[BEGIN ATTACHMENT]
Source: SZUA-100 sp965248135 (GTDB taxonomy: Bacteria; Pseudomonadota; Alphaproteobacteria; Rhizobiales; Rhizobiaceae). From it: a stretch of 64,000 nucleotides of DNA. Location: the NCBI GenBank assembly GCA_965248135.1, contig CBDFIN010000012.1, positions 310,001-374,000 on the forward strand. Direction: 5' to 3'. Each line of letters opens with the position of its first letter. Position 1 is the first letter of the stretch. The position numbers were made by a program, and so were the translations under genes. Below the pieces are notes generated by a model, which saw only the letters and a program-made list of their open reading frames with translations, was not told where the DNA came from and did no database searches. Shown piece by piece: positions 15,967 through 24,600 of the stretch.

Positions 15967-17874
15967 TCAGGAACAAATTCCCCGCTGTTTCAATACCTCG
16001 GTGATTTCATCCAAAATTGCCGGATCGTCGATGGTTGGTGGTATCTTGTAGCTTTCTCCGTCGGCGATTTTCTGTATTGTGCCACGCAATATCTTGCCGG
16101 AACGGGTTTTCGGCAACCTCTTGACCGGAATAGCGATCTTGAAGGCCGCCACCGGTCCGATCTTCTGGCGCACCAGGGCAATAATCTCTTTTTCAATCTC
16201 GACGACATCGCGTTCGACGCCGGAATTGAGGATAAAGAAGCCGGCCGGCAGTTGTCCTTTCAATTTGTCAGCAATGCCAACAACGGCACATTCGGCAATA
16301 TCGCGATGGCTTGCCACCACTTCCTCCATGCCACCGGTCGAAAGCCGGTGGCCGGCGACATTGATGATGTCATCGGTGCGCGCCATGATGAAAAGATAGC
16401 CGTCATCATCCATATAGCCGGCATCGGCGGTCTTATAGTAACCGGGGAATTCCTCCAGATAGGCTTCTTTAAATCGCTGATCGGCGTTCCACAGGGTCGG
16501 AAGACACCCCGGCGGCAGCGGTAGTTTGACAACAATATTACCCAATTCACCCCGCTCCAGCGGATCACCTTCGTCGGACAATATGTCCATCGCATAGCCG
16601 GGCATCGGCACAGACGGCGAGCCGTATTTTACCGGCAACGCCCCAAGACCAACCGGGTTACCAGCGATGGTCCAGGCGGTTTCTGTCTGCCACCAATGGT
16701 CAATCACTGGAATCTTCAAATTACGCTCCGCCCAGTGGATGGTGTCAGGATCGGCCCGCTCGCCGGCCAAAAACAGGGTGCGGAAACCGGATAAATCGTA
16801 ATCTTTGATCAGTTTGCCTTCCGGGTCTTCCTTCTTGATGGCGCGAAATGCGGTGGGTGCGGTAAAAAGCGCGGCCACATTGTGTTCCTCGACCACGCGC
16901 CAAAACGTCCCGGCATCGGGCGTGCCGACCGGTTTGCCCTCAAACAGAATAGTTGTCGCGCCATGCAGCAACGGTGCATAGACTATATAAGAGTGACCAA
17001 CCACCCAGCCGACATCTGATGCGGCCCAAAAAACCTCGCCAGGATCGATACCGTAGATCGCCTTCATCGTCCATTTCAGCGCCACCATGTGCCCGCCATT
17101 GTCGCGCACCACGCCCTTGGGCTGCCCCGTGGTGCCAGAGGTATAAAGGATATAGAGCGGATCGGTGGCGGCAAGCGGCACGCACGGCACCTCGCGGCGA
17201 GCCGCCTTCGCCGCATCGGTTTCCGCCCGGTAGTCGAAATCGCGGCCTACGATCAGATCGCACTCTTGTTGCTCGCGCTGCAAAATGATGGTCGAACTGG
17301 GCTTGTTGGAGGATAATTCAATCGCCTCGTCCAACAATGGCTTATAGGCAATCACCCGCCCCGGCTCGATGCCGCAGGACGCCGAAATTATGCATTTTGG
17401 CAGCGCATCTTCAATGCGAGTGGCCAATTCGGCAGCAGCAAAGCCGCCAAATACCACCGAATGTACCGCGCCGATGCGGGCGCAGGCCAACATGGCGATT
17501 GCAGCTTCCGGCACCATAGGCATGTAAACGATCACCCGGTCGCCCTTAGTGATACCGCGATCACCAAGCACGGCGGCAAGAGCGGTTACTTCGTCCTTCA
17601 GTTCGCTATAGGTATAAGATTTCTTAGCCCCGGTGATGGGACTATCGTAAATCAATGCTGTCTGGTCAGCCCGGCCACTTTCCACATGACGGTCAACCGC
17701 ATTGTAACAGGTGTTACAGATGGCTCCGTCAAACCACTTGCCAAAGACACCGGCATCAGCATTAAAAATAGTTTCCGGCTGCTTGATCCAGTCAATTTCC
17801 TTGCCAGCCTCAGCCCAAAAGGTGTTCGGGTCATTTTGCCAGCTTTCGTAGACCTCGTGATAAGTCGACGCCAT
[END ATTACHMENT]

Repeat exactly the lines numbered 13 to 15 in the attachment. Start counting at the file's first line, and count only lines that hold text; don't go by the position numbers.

16901 CAAAACGTCCCGGCATCGGGCGTGCCGACCGGTTTGCCCTCAAACAGAATAGTTGTCGCGCCATGCAGCAACGGTGCATAGACTATATAAGAGTGACCAA
17001 CCACCCAGCCGACATCTGATGCGGCCCAAAAAACCTCGCCAGGATCGATACCGTAGATCGCCTTCATCGTCCATTTCAGCGCCACCATGTGCCCGCCATT
17101 GTCGCGCACCACGCCCTTGGGCTGCCCCGTGGTGCCAGAGGTATAAAGGATATAGAGCGGATCGGTGGCGGCAAGCGGCACGCACGGCACCTCGCGGCGA